Syndies stayed slow in the week ending April 22, with many shows ramping up for the May sweep, which kicked off on Thursday, April 26.
CBS Television Distribution's Dr. Phil marked 25 weeks as daytime's top talker, despite easing 7% from the prior week to a 2.8 live plus same day rating, according to Nielsen Media Research. Sony's Dr. Oz, in second place, was flat at a 2.6. Disney-ABC's Live! with Kelly fell to a new season-low 2.3, a 12% drop from the prior week, tying NBCU's Maury, which was flat. Warner Bros.' Ellen weakened 5% to a 2.1. CTD's The Doctors lost 6% to a 1.5. CTD's Rachael Ray retreated 7% to a 1.4, tying NBCU's Jerry Springer, which was one of three talkers to gain on the week, adding 8%. NBCUniversal's Steve Wilkos was flat at a 1.2. Debmar-Mercury's Wendy Williams and Sony's Nate Berkus improved on the week, with Williams moving up 10% to a 1.1 and Berkus adding 11% to a 1.0.
Among the rookies, Warner Bros.' Anderson held steady at a 1.4. Debmar-Mercury's Jeremy Kyle recovered 20% -- or a tenth of a ratings point -- to a 0.6, while Entertainment Studios' We the People remained at a 0.4.
In late night, CTD's recently renewed Excused held at a 0.6.
The magazines mostly failed to capitalize on the passing of TV legend Dick Clark, who died on April 18 at the age of 82.
The only magazine to progress from the prior week was CTD's Entertainment Tonight. Meanwhile, three of the magazines lost ground for the week, while two were flat.
ET inched up 3% to a 3.6, the show's highest rating in more than a month. CTD's Inside Edition was flat at a 3.0. Warner Bros.' TMZ declined 5% to a 1.9. NBCU's Access Hollywood also fell 5% to a 1.8. CTD's The Insider remained at a 1.5. Warner Bros.' Extra slipped 13% to a 1.4.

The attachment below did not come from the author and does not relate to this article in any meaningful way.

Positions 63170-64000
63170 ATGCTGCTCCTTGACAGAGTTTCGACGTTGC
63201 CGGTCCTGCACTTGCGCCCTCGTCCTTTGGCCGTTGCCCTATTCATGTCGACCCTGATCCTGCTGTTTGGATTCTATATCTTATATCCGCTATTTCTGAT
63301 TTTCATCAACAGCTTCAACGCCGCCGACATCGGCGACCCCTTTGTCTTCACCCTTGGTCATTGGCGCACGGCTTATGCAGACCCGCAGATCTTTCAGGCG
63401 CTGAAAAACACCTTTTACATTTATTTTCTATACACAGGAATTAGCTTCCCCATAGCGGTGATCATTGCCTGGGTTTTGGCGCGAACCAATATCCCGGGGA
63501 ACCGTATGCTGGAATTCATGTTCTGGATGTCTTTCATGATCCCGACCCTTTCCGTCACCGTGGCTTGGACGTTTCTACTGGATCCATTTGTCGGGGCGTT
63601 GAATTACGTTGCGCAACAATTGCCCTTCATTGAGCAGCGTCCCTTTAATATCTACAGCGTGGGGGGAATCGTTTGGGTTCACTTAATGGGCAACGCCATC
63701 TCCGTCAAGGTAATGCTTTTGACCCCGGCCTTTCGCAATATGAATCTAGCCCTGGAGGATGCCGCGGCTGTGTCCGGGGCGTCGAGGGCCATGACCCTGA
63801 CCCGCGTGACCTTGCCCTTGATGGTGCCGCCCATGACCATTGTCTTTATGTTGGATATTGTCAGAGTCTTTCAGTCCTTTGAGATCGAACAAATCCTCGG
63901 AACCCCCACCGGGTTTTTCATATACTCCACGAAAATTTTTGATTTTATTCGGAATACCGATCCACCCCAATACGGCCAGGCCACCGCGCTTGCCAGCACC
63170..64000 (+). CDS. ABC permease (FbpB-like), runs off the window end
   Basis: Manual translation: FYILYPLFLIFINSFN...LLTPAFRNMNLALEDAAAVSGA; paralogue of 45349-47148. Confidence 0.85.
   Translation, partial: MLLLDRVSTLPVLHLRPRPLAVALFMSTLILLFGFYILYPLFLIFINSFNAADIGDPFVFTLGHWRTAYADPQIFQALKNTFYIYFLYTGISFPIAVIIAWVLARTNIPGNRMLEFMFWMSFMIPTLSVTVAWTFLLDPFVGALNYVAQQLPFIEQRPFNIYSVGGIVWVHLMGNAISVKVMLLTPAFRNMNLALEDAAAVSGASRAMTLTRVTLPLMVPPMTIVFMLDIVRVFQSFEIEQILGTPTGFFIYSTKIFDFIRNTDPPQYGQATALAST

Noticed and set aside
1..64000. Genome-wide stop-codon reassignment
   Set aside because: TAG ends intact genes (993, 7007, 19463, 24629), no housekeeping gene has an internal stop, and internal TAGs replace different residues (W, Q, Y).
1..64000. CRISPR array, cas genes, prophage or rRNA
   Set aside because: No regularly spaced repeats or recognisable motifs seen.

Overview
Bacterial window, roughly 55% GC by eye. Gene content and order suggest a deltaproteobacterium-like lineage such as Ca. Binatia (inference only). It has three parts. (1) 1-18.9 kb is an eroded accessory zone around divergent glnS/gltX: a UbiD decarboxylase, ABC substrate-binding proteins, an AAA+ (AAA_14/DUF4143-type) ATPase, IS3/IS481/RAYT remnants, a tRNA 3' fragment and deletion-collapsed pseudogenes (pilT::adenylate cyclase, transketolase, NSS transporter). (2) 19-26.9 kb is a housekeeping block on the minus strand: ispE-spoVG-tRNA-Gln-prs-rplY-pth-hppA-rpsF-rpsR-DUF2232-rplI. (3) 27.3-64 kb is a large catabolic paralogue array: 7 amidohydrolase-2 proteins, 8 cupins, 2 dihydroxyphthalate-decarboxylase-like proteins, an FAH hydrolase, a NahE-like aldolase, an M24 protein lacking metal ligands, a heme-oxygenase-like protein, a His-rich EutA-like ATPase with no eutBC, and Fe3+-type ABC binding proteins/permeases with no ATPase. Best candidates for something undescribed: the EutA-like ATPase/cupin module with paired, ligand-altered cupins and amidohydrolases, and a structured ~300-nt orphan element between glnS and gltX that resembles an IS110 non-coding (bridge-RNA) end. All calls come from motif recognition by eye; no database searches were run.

CTD's game leader, Wheel of Fortune, faded 2% to a 6.5, placing second to CTD's Judge Judy among all first-run strips. CTD's Jeopardy! edged ahead 2% to a 5.6. Debmar-Mercury's Family Feud was flat at a 2.9, while Disney-ABC's Who Wants to Be a Millionaire dropped 4% to a 2.5.
CTD's Judge Judy led all of first-run syndication at a 6.6, dipping just 1% from the prior week. CTD's Judge Joe Brown, in second, was unchanged at a 2.6. Warner Bros.' People's Court was flat at a 1.9. Twentieth's Judge Alex added 14% to a 1.6. Warner Bros.' Judge Mathis and Twentieth's Divorce Court each were flat at a 1.4 and 1.3, respectively. CTD's Swift Justice, which is out of production, rose 9% to a 1.2. Entertainment Studios' America's Court was flat at a 0.9.
Warner Bros.' rookie off-net sitcom, The Big Bang Theory, dipped 6% to a 6.7, a performance that was still good enough to lead all of syndication. Warner Bros.' Two and a Half Men, which appears to be nearing a deal to return for its tenth and likely final season, softened 3% to a 5.6. Twentieth's Family Guy slid 5% to a 4.1. Twentieth's How I Met Your Mother added 11% to a 3.0. Sony's Seinfeld climbed 4% to a 2.5. CTD's Everybody Loves Raymond declined 4% to a 2.3, tying Twentieth's King of the Hill, which was flat. Warner Bros.' Friends faltered 5% to a 2.1.
Among the rookie off-nets beyond Big Bang, NBCU's 30 Rock added 8% to a 1.3 in mostly late-night slots. Twentieth's It's Always Sunny in Philadelphia unchanged at 1.2, while Sony's ‘Til Death resuscitated 20% to a 0.6.